The Idea of Disability in the Eighteenth Century explores disabled people who lived in the eighteenth century. The first four essays consider philosophical writing dating between 1663 and 1788, when the understanding of disability altered dramatically. We begin with Margaret Cavendish, whose natural philosophy rejected ideas of superiority or inferiority between individuals based upon physical or mental difference. We then move to John Locke, the founder of empiricism in 1680, who believed that the basis of knowledge was observability, but who, faced with the lack of anything to observe, broke his own epistemological rules in his explanation of mental illness. Understanding the problems that empiricism set up, Anthony Ashley Cooper, Lord Shaftesbury, turned in 1711 to moral philosophy, but also founded his philosophy on a flaw. He believed in the harmony of "the aesthetic trinity of beauty, truth, and virtue" but he could not believe that a disabled friend, whom he knew to have been moral before his physical alteration, could change inside. Lastly, we explore Thomas Reid who in 1788 returned to the body as the ground of philosophical enquiry and saw the body as a whole-complete in itself and wanting nothing, be it missing a sense (Reid was deaf) or a physical or mental capacity. At the heart of the study of any historical artifact is the question of where to look for evidence, and when looking for evidence of disability, we have largely to rely upon texts. However, texts come in many forms, and the next two essays explore three types-the novel, the periodical and the pamphlet-which pour out their ideas of disability in different ways. Evidence of disabled people in the eighteenth century is sparse, and the lives the more evanescent. The last four essays bring to light little known disabled people, or people who are little known for their disability, giving various forms of biographical accounts of Susanna Harrison, Sarah Scott, Priscilla Poynton and Thomas Gills, who are all but forgotten in the academic world as well as to public consciousness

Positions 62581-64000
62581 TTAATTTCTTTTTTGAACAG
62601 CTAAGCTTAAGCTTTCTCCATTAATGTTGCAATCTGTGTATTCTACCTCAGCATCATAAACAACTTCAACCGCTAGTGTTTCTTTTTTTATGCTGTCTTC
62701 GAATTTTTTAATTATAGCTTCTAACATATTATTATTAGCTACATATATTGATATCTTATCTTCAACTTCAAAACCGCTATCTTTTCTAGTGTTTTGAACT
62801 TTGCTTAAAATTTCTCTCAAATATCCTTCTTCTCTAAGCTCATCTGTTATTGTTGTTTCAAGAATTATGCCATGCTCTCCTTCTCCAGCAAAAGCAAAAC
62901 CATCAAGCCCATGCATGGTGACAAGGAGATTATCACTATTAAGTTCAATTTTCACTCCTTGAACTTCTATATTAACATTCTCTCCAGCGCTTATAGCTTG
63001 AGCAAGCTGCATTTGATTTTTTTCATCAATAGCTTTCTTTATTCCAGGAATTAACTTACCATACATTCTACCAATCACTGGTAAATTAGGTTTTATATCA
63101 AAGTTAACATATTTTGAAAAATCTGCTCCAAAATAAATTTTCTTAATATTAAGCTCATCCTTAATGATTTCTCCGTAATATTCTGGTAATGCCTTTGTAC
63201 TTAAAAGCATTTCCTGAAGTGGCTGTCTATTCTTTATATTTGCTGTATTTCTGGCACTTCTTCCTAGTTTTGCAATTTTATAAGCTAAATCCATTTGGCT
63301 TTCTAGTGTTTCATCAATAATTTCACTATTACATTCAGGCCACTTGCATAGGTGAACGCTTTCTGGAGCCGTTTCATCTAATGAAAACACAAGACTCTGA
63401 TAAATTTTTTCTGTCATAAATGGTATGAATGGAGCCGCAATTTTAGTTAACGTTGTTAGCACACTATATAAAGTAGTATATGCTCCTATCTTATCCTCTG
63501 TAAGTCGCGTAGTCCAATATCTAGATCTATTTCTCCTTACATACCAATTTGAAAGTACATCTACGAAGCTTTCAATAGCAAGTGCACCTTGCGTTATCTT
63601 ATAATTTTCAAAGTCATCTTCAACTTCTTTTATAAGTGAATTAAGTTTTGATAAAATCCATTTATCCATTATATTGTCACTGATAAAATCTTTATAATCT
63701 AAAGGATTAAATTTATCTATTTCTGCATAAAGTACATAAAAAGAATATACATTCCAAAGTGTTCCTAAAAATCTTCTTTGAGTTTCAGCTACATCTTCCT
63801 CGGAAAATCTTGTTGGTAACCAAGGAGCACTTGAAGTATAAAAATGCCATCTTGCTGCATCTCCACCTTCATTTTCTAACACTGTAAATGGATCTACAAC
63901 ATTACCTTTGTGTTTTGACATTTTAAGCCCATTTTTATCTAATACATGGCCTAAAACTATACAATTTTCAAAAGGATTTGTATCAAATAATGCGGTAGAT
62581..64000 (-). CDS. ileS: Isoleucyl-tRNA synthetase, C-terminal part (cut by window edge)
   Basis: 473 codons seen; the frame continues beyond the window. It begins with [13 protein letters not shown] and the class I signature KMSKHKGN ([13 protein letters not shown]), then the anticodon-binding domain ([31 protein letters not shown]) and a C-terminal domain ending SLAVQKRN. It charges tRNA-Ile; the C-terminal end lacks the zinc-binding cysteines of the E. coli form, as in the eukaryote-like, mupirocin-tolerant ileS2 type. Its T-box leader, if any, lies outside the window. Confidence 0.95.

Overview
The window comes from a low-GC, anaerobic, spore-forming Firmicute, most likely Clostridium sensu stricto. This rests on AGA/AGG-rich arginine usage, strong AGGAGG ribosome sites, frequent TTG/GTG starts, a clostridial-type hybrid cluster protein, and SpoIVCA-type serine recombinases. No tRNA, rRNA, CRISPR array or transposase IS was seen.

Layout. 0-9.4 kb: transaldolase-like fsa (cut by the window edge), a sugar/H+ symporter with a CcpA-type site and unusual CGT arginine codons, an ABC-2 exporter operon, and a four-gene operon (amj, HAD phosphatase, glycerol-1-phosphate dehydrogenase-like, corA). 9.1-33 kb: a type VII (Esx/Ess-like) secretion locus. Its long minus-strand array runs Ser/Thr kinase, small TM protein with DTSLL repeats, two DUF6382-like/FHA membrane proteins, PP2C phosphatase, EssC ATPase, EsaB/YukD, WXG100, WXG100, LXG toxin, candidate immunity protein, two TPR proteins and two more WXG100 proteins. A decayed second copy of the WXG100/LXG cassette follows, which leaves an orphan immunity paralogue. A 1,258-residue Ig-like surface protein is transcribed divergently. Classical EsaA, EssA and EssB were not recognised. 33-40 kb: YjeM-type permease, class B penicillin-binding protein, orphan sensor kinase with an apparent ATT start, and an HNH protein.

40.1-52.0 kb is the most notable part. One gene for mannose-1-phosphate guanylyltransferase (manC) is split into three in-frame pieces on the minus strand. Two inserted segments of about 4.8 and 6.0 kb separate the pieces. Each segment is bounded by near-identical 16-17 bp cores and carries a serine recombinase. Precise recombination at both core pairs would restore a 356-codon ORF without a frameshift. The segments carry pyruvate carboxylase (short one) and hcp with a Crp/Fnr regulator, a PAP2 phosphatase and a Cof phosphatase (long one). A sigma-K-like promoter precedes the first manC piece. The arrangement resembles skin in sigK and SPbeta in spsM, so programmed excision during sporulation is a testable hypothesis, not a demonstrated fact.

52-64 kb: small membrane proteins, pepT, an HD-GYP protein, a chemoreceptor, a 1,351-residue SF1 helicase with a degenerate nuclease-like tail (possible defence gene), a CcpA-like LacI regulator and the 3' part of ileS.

Like most arenas of literary investigation, 18th-century studies has seen a proliferation of scholarship on disability in the last ten years--and one expects much more will follow. The present title joins three of the most notable book-length examinations: Patterns of Madness in the Eighteenth Century, ed. by Allan Ingram; Defects: Engendering the Modern Body, ed. by Helen Deutsch and Felicity Nussbaum; and David Turner's Disability in Eighteenth Century England. With respect to organization, Mounsey introduces a unique concept-to disability studies in general and certainly to 18th-century studies. The ten essays appear in three categories: 'Methodological,' essays examining how disability is understood and represented by significant thinkers (1663 and 1788); 'Conceptual,' essays looking at and problematizing representation of disability in literary works; and 'Experiential,' essays examining how disability is represented by those who experienced it and left written records of their suffering. A few essays feature canonical figures, but most introduce overlooked, unknown texts, a result of impressive archival research. In this respect and others, the collection bridges disability studies and cultural studies. Summing Up: Highly recommended. Graduate students and researchers/faculty.